1. That the Notitia places it ad Lineam Valli, which, if we interpret of the Line or Track of the Picts Wall itself, it is not possible it should be meant of this Place; but if we suppose it to signify (as it may well) the Line of Communication, which several Auxiliaries had with those who were quartered upon the Picts Wall, our Opinion may be reconcilable enough with the Notitia. But some farther object,
2. That it is beyond all Doubt, that the Cohors prima Ælia Dacorum was quartered at Williford in Cumberland, as appears by several Inscriptions, which have been found at a little Distance from it (which see in Cumberland). But to this it may be answered, there was at Williford (or rather at the Bank-End) A Fort assigned for that Cohort, when they were called out upon extraordinary Occasions to defend the Picts Wall; but Ambleside was their chief Station or standing Quarters, of which this is a good Argument, that many Pieces of Roman Antiquities have been found here, about the old Works, viz. several Medals of Gold, Silver, and Copper, some of which are in the Collection, which Mr. Thomas Brathwaite of Ambleside gave by Deed, dated Novemb. 26. 1674, to the Library at the University of Oxford.
A small Mile North of the Town stands Ridal-Hall, a convenient and large, but antient House; and in the Manor is a very high Mountain called Ridal-Head, from the Top of which there is so large a Prospect, that in a clear Day, Lancaster-Castle and much farther may be seen. The Manor antiently belonged to the Family of Lancaster, to whom it defended from the Brus's of Skelton, by the Marriage of Margaret de Brus, one of the Coheirs of Peter de Brus, with Roger de Lancaster; for he & Edw. I procured a Grant and Confirmation of the Forest of Ridal, which his Wife had before made over to him, which proves 'twas her Inheritance. From the Family of Lancaster it passed to that of Plaiz by the female Heir 8 Edw. III. And from them by the Howards to the Flemmings in the Reign of King Hen. IV. Who had seen Lords of it ever since. Sir Daniel Flemming, a Lover of antient Learning, was of this Family, who was very helpful to the late Editors of the Britannia, in giving them several useful Informations in this County and Lancashire."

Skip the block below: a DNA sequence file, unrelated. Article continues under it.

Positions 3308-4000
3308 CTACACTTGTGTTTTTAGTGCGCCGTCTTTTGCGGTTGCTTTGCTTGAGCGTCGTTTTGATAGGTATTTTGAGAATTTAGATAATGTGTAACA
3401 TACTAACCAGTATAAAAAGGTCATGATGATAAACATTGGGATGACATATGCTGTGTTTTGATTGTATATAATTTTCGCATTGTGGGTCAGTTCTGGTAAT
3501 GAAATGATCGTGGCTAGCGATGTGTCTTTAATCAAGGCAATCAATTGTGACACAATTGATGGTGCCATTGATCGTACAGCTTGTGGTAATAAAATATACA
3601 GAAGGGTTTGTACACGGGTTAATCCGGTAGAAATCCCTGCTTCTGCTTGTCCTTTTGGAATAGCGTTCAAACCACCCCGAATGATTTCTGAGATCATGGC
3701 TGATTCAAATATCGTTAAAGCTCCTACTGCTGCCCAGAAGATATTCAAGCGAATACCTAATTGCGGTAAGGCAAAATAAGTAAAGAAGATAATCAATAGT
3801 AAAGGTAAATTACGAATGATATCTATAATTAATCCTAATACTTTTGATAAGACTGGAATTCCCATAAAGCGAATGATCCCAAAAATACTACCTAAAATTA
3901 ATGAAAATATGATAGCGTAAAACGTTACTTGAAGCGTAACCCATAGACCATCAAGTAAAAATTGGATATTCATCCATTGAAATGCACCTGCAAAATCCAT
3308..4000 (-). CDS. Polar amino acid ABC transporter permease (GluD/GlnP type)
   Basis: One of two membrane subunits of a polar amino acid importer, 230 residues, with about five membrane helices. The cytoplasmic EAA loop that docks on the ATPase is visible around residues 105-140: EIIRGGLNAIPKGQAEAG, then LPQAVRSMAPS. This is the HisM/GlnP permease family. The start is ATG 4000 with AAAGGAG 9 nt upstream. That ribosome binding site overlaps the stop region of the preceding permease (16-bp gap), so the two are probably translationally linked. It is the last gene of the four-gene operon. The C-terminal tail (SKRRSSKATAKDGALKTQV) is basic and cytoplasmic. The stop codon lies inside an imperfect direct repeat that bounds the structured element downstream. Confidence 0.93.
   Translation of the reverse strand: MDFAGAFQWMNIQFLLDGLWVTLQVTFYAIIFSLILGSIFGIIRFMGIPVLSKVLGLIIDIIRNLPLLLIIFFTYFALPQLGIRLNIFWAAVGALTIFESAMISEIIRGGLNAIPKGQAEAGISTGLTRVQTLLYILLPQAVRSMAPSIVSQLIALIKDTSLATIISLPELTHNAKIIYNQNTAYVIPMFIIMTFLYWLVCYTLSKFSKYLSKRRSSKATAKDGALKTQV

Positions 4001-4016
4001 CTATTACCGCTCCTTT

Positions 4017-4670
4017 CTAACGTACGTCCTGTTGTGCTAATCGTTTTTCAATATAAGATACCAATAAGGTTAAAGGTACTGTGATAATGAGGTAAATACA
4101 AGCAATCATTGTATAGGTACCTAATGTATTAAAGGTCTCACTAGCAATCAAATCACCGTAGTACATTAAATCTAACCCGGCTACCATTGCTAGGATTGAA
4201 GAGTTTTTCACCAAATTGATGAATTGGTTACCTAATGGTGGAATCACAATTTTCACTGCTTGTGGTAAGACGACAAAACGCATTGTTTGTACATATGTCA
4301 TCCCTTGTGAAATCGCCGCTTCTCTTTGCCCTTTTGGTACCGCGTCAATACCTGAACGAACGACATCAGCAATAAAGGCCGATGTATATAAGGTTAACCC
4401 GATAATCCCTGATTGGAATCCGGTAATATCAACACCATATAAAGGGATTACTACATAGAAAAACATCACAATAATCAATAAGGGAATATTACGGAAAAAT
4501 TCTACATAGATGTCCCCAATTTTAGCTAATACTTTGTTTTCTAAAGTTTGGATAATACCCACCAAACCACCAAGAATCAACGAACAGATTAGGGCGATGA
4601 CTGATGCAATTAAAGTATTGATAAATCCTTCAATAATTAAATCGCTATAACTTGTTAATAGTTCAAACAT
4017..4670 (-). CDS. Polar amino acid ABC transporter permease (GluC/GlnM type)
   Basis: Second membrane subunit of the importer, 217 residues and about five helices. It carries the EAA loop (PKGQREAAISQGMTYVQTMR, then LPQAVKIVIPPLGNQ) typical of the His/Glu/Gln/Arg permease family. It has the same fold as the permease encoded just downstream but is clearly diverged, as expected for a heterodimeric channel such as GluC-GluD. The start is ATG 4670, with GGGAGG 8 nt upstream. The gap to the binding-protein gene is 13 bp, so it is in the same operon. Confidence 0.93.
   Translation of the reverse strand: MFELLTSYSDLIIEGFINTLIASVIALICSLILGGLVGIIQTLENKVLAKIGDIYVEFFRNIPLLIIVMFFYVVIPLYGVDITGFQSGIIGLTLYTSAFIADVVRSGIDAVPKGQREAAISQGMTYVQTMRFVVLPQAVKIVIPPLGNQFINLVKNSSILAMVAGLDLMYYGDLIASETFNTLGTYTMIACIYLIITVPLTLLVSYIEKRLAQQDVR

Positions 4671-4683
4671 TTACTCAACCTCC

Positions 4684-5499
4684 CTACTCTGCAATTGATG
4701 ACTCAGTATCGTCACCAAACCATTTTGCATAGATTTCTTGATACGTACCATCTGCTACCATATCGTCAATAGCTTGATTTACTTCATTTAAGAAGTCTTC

Cumbria County History Trust has published a "Jubilee Digest" for the township of Ambleside
You can see maps centred on OS grid reference NY387061 (Lat/Lon: 54.446567, -2.946766), Ambleside which are provided by:
- Google Maps
- StreetMap (Current Ordnance Survey maps)
- Bing (was Multimap)
- Old Maps Online
- National Library of Scotland (Old Ordnance Survey maps)
- Vision of Britain (Click "Historical units & statistics" for administrative areas.)
- English Jurisdictions in 1851 (Unfortunately the LDS have removed the facility to enable us to specify a starting location, you will need to search yourself on their map.)
- Magic (Geographic information) (Click + on map if it doesn't show)
- GeoHack (Links to on-line maps and location specific services.)
Hearth Tax records for 1674 Ambleside transcribed on Edenlinks.